In the case of Padilla v. Kentucky, the U.S. Supreme Court held in a 7-2 decision that “[i[t is quintessentially the duty of counsel to provide his/her client with the available advice about an issue like deportation” and the failure to do so satisfies the first prong of the Strickland analysis regarding ineffective assistance of counsel. In other words a criminal defense attorney Phoenix must notify their client regarding issues of whether or not a plea carries immigration consequences. The court held that “counsel must inform their client whether his or her plea carries a risk of deportation.”
Justice Stevens even provides a practice tip and encourages criminal defense attorneys in Phoenix and other lawyers to consider immigration consequences when engaging in plea-bargaining and to do so creatively.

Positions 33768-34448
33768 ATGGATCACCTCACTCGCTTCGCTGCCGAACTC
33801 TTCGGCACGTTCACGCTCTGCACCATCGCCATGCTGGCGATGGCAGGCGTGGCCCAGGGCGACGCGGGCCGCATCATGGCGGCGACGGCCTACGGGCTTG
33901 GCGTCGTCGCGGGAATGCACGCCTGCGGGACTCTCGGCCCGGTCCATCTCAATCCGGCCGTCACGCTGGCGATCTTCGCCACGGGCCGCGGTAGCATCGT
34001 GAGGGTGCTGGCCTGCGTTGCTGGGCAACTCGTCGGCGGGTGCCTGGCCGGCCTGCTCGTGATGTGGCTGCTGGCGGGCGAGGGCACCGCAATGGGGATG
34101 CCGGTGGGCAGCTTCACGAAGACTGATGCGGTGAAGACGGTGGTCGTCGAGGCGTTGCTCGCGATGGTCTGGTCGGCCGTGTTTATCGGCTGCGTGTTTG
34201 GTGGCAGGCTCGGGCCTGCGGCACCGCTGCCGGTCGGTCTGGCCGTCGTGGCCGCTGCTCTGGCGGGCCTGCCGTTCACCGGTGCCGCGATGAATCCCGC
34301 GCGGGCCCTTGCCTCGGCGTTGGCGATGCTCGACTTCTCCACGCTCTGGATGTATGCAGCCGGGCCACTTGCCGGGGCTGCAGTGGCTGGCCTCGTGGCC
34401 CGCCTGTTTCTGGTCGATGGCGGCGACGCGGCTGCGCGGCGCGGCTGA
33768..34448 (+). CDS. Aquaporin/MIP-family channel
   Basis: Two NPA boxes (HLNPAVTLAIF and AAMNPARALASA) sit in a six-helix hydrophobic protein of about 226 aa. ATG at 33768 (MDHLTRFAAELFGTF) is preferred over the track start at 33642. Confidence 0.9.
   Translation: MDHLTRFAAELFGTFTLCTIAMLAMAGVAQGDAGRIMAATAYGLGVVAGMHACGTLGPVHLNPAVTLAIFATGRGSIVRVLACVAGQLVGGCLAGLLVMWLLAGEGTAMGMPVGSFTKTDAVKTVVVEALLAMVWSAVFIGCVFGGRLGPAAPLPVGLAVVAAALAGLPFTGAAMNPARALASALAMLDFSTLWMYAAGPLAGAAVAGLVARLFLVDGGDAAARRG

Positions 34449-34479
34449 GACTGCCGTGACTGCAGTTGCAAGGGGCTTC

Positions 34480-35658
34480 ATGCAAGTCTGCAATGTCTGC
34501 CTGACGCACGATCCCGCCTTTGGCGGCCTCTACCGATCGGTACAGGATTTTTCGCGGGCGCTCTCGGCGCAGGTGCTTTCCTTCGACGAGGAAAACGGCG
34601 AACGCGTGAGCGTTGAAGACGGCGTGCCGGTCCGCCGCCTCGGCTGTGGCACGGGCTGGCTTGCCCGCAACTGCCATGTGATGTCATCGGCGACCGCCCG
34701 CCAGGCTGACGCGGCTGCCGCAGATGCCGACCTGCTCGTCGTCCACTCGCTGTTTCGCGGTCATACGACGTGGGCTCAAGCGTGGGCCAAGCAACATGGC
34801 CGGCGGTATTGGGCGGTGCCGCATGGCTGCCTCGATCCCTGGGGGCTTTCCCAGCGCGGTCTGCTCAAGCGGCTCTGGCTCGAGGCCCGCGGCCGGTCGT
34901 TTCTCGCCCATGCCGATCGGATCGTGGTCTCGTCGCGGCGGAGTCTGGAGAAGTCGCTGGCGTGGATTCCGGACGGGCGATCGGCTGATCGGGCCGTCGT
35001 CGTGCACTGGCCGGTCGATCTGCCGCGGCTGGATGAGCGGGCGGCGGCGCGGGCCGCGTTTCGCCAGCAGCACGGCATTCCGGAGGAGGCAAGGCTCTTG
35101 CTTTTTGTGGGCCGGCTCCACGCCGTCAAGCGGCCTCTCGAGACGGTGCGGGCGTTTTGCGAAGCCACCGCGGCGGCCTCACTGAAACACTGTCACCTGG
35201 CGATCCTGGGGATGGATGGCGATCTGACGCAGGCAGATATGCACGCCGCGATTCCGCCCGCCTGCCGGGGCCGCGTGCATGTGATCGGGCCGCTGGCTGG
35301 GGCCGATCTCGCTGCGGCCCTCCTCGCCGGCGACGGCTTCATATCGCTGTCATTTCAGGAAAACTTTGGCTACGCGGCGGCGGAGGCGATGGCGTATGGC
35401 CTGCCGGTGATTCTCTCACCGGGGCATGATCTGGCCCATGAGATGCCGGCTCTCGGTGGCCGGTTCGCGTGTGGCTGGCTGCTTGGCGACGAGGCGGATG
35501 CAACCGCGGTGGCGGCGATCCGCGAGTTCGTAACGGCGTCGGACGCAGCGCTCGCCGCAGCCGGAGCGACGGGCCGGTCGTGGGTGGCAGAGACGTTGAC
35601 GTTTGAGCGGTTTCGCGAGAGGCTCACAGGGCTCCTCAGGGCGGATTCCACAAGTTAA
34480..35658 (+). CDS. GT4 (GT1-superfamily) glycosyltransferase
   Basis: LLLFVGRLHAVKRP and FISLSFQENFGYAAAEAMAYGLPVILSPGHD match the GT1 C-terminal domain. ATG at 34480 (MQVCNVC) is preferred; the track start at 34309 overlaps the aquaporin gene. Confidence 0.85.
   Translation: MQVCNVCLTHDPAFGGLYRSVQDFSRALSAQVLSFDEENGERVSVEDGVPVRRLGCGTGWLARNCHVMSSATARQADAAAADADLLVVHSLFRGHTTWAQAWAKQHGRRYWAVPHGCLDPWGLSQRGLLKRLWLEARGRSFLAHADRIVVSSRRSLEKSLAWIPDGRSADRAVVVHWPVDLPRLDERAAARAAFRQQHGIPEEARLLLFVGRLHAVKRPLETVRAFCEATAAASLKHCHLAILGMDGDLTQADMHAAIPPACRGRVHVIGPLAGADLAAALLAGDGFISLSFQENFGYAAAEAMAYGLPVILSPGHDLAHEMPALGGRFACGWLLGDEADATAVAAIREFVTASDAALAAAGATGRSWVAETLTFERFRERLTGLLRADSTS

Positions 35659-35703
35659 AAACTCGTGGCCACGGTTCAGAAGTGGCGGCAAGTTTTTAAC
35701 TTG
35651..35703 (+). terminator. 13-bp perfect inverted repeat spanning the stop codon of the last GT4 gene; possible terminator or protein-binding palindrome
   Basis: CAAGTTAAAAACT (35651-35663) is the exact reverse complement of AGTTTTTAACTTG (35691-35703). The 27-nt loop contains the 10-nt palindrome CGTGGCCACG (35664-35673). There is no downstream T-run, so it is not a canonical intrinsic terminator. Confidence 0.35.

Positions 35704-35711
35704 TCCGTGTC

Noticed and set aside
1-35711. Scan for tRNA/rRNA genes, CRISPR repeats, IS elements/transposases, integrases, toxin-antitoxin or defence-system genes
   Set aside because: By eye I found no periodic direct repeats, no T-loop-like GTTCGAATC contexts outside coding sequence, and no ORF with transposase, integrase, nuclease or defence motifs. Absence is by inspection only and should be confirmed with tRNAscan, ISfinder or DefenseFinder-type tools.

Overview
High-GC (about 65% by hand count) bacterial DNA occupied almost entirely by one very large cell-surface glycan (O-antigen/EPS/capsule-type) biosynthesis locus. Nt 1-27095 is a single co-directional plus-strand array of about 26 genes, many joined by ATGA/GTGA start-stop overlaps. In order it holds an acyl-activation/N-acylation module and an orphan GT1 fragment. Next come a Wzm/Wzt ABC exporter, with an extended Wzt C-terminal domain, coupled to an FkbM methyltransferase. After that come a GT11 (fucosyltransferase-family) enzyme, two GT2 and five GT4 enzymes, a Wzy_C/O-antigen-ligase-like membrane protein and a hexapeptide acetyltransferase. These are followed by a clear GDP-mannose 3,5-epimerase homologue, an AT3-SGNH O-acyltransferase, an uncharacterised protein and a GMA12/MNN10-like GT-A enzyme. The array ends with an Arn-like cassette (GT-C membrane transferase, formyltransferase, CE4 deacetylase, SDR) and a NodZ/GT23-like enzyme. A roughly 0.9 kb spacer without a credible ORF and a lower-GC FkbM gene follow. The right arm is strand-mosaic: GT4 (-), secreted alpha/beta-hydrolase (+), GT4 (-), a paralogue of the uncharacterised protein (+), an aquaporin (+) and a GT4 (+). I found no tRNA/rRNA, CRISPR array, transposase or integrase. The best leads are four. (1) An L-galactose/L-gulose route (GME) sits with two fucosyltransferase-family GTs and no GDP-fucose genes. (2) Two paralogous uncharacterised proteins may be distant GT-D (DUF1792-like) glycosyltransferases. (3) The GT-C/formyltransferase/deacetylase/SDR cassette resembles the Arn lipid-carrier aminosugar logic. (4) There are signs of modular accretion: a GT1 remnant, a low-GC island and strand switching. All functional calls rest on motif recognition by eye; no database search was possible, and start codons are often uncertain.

The Padilla decision simply reinforces existing law in states like New Mexico where counsel already has the responsibility to determine if a client is a citizen, determine the immigration consequences of the crime with which the client is charged and inform the client. But in those states that only found ineffective assistance of counsel where there was clearly incorrect advice regarding immigration consequences or though immigration consequences were collateral to the criminal defense attorney Phoenix case and therefore are not worthy of ineffective assistance analysis, this landmark decision in the Padilla case does expand the duties of criminal defense attorneys in Phoenix and nationwide.